Dr. Beverly Daniel Tatum, a child psychologist and author of “Why Are All The Black Kids Sitting Together in the Cafeteria? And Other Conversations About Race,” said it’s important to bring these conversations up with the people in your sphere of influence. If you’re a parent, that might look like talking to your kids, and if you’re a supervisor, it might mean having discussions with your staff.  

Tatum said many white people are taught from an early age that race is a taboo topic, so when it comes up, it invokes a lot of anxiety and sometimes even physical responses, like clammy palms. 

“There’s research that shows that white people become less articulate when they’re asked to speak about race than when they’re talking about other subjects,” she said. “It interferes with their ability to communicate as effectively as they do in other contexts.”


To get over it, she said it’s just like preparing to run a marathon: You have to practice a little bit every day. 

Building Bridges

When white people are talking to other white people about race, Tatum said one effective strategy can be to find common ground then explain how you came to your current understanding.

For example, she said a young college student might strike up a conversation with their parents about prejudiced beliefs by saying, “I used to think that way,” or, “I know many people feel that way,” but then explaining what they’ve found out, or witnessed, that changed how they think about the idea now. 

“If you talk about it like that, if you can say, ‘I felt, and I found out, and now I feel,’ you are conveying what you think without making accusatory statements to the person you’re responding to,” Tatum said. 

Irving added that talking to people in your life who are misinformed about racism, those who are against the anti-racist movement, and others who are on the fence is especially important to healing divides.

One way to broach these conversations, Irving offered, is asking what people’s reasoning and feelings are behind their stance, then sitting with them and listening to what their experiences or fears surrounding these issues are. 

Even if you’re miles apart from someone else’s political beliefs, she added, listening to them builds a bridge. 

“What you’re going to hear might be really, really hard to hear,” she said. And that’s when it’s important to “sit with our discomfort and have the emotional capacity to hear a completely contradictory point of view. And once you hear that, then you can start to build some bridges.”

Being willing to listen

Tatum said when a white person engages in conversations about race with a Black person who may be explaining their personal experiences with racism, it’s important for the white person to approach the discussion with curiosity and gratitude. 


“That can be a positive conversation though it might be tiresome for the person of color,” she said. 

But it’s also possible for white people to dismiss a Black person’s experience by questioning whether or not something really was a racist act, Tatum said, adding that some white people find it hard to listen to Black people’s stories and experiences with racism because it makes them feel guilty, sad, or defensive.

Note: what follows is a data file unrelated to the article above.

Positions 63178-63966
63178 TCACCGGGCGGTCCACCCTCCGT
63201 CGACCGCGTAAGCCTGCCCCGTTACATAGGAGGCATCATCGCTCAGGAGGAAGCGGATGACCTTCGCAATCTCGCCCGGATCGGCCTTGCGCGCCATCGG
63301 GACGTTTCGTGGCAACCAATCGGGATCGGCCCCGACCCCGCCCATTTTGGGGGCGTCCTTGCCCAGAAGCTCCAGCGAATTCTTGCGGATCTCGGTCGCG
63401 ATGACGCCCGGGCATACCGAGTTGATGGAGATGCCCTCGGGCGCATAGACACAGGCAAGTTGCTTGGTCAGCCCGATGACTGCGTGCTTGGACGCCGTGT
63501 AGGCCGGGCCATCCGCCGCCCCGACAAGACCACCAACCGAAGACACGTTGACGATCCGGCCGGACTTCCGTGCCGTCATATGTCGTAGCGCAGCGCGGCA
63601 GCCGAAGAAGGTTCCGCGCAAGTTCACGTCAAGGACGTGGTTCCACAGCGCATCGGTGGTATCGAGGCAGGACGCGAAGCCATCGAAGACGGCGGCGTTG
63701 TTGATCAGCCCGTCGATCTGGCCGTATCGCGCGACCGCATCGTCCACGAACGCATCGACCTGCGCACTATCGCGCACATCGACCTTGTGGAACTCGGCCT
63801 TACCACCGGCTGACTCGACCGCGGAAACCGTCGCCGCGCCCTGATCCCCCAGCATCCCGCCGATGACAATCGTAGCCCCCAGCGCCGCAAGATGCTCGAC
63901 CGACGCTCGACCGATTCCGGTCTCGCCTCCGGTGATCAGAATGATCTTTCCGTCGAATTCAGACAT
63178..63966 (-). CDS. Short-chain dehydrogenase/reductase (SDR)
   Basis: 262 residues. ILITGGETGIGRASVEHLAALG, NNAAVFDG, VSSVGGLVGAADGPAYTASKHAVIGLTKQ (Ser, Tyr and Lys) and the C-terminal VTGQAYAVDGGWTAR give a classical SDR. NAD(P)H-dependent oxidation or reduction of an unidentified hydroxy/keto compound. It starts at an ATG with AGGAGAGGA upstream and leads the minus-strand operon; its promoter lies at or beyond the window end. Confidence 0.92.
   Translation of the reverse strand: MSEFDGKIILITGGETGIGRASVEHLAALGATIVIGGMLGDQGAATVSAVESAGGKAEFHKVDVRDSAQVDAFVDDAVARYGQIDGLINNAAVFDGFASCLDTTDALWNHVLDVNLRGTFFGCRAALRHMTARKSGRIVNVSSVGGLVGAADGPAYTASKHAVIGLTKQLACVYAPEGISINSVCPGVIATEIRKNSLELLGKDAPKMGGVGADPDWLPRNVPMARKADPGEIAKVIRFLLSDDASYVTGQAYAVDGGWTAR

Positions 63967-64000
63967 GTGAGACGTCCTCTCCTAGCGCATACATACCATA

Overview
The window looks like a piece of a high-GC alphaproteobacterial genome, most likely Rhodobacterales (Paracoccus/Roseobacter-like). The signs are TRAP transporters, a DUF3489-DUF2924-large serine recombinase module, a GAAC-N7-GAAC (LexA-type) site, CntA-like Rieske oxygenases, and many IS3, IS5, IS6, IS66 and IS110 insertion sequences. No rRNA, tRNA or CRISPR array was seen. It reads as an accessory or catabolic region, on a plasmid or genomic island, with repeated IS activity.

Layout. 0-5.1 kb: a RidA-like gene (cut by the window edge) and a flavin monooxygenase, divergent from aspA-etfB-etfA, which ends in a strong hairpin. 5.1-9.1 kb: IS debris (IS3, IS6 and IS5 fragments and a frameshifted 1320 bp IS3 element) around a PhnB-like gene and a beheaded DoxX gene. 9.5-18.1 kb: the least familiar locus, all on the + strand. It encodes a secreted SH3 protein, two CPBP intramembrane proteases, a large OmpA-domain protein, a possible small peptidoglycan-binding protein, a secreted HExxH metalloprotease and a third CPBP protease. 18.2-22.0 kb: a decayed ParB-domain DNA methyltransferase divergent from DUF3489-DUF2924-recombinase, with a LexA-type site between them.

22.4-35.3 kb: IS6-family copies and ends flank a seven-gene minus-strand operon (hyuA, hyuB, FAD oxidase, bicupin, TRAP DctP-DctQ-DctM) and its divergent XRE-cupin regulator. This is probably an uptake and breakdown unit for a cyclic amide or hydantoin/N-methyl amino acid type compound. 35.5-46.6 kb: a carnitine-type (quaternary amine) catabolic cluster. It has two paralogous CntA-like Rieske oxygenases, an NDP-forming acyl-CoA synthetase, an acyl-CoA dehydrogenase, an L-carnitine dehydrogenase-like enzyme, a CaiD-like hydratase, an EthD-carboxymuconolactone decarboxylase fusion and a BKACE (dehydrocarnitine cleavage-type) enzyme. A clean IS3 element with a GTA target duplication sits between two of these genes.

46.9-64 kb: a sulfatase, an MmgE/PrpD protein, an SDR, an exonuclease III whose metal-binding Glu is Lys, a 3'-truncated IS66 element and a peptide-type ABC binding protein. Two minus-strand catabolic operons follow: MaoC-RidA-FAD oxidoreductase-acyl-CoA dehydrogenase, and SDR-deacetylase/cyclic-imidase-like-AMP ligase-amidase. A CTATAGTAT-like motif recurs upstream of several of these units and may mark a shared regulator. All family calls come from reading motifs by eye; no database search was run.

“They might respond by trying to minimize or explain away the experience that the Black person had,” Tatum said. “The key, from the white person’s point of view, is are they willing to listen or not?”

A common goal

“The notion of white supremacy does not always manifest itself in the sense of a clear, established belief that you are superior to someone else. But it manifests itself sometimes in small ways, like I have the right answer, and you don’t,” Tatum said, offering an example. “If a Black person is describing an experience, and a white person wants to insist that they have a better understanding of what that experience was, what’s implied in that is: I, a white person, know more about your experience than you do.”

The most important thing is not to assume, and just to listen, she said. 

“Racism is a problem that affects all of us, but not all in the same ways,” Tatum said, adding how people of color are disadvantaged by power structures while white people see advantages from the same systems. 


“It is important for us to see that if someone is being systematically disadvantaged, there are other people that are systematically being advantaged,” she said. “You can’t have one without the other.”

And Tatum said it’s important to recognize those differences, because injustice eventually leads to conflict, and conflict eventually impacts everyone. 

“If we want to live in a peaceful society, where everyone is able to thrive,” Tatum said, “we all have to be working toward that goal.”

Resources to help drive the conversation

Below are some websites and resources with more information on starting conversations about race in your sphere of influence.